Remote Learning Activity – DiXit Game is more than just Vocabulary

Social-Emotional Learning through Language Skills and Higher-Order Thinking 

Dixit (Latin: dixit, Latin pronunciation: [ˈdiːksitə], “he/she/it said”), is a French card game created by Jean-Louis Roubira, illustrated by Marie Cardouat, and published by Libellud.
This is a fun family-friendly game that can be adapted to use with a variety of age groups, literacy levels and cultural differences.

LESSON FOR REMOTE:

  1. Whole Group or Small Group, Jamboard: Make a COPY: https://jamboard.google.com/d/1lxVFLZR_kS7jb2EBwl4nDEsPY-VuJ188DDpYhkkDN-Y/copy

I do this with the WHOLE GROUP together. I make the link so anyone can edit. In this Jamboard, I have students each pick a card and come up with a word, or words to describe the feeling or action. The trick is to think and share through symbols and metaphors.

2. Whole Group and Breakout Rooms: Make a COPY: https://docs.google.com/presentation/d/1hLCXgvHbYVxd1MsCZxFg9iWFqDIHIKsl6Ge_uamF-cg/copy

 

In this Slides activity, students will be put into small groups, be given a theme, serious of words or types of words or may create their own. Students will use symbols, ideas, feelings and thoughts to match themes to an abstract image. In LARGE GROUP,  small groups will present their word or phrase and others will guess what pictures they feel works with it (explaining why).

Dixit is a fantasy association game. The game contains large playing sized cards each with different images. The fantasy and story-telling images are extremely detailed and provide room for interpretation and abstract thinking.  Children and adults alike enjoy reading the cards and finding creative ways to interpret the meaning and symbols.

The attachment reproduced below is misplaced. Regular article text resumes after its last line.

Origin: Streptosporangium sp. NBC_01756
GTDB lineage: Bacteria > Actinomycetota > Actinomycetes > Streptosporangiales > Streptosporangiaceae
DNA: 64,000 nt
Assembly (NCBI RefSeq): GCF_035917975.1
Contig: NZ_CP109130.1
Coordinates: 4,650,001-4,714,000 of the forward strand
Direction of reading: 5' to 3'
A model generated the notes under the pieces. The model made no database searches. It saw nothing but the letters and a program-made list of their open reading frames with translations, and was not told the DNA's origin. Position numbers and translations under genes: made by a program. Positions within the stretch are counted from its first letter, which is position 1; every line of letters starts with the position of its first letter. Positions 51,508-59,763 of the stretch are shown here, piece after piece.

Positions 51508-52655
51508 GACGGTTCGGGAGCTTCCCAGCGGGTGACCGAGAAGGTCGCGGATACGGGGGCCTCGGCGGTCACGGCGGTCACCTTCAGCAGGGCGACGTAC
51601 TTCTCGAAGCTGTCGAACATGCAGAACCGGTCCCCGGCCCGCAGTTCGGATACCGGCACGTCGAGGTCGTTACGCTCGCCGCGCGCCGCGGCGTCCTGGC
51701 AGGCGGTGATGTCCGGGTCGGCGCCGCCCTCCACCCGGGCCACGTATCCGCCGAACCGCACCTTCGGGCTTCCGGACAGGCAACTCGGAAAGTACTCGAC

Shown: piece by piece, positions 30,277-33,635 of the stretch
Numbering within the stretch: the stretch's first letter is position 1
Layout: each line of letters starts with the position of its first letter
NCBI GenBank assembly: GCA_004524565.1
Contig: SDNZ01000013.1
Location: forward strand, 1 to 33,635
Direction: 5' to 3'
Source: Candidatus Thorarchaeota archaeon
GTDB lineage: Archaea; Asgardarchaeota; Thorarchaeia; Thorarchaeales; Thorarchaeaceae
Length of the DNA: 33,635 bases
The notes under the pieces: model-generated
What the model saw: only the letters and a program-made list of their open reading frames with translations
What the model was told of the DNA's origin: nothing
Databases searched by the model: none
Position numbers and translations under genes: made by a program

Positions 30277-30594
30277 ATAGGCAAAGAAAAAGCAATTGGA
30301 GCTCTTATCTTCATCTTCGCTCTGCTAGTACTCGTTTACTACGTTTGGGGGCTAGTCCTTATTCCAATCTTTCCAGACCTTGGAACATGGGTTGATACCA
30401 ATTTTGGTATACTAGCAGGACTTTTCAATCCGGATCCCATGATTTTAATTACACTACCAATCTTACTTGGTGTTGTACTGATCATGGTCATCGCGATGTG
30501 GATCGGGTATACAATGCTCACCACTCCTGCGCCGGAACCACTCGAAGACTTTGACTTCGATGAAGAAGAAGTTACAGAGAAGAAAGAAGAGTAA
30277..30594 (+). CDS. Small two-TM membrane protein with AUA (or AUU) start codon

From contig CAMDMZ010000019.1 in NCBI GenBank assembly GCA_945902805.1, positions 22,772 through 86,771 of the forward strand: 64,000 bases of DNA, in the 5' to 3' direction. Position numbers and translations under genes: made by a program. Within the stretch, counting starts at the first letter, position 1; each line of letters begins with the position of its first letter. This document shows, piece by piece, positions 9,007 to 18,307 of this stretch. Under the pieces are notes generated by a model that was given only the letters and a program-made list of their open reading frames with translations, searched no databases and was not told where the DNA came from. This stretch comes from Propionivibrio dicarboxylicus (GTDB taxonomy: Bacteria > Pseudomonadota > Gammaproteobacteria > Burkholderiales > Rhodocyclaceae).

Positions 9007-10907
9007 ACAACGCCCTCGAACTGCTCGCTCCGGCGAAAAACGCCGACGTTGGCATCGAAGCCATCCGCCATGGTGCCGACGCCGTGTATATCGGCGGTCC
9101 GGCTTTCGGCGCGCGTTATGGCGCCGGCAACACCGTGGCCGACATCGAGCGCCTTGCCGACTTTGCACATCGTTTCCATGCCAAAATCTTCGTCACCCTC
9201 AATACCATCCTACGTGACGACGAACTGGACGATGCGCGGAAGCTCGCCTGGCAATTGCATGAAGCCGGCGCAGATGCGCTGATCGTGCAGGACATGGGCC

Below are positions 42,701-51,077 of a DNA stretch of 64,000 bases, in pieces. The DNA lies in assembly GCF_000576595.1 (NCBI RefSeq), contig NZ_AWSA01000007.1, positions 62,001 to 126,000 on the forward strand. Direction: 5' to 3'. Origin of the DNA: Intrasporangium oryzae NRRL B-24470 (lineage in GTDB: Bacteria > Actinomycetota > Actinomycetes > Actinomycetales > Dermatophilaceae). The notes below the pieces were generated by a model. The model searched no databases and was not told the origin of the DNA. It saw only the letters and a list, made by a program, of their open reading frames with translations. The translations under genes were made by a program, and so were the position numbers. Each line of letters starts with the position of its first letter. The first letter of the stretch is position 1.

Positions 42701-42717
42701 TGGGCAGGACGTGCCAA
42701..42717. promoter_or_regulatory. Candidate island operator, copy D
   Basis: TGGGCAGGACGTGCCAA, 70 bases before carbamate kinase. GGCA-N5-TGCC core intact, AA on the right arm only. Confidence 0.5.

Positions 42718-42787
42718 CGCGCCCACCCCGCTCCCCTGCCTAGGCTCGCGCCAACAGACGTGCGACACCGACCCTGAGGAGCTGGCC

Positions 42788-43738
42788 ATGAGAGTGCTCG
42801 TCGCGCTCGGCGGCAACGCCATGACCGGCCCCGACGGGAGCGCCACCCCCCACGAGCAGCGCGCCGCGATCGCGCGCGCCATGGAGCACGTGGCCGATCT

At home, I play this with my family (ages 16, 17, 20 and adults). I also have an ELL student living with us who loves using this game to learn vocabulary. He uses a translater to help him express his ideas.

As an educator, I play this with my students as a guided language lesson. We dig into higher-order thinking skills, comprehension, symbolism and abstract thinking. We use the pictures to discuss elements of a story as well as point of view and perspective.  I dug through the curriculum (Ontario) for examples of higher-level language skills that can be practiced when using this tool. 

Picture Comprehension/Abstract Thinking and Skills to Practice and Learn: 

Understanding the content of the picture and being able to think abstractly about associations that may be made with that picture is a required skill for the game” 

Skills: 

  • Comprehension
  • Abstract Thinking
  • Expressive Language
  • Verbal Language
  • Interpersonal and social skills
  • Use of critical and creative thinking skills and/or processes. 
  • Communicating and conveying meaning through various forms
  • Transfer of knowledge and skills (e.g., concepts, strategies, processes) to new contexts
  • Real, purposeful talk
  • analyze texts and images in order to evaluate how effectively they communicate ideas, opinions, themes, or experiences
  • use appropriate words, phrases, and terminology from the full range of vocabulary, including inclusive and non-discriminatory language, and a range of stylistic devices, to communicate their meaning 
  • develop and explain interpretations of increasingly complex or difficult texts using stated and implied ideas from the texts to support their interpretations
  • analyze a variety of text forms and explain how their particular characteristics help communicate meaning, 
  • identify various elements of style – including metaphor, and symbolism – and explain how they help communicate meaning and enhance the effectiveness 
  • regularly use vivid and/or figurative language and innovative expressions
  • develop and explain interpretations of increasingly complex or difficult texts using stated and implied ideas from the texts to support their interpretations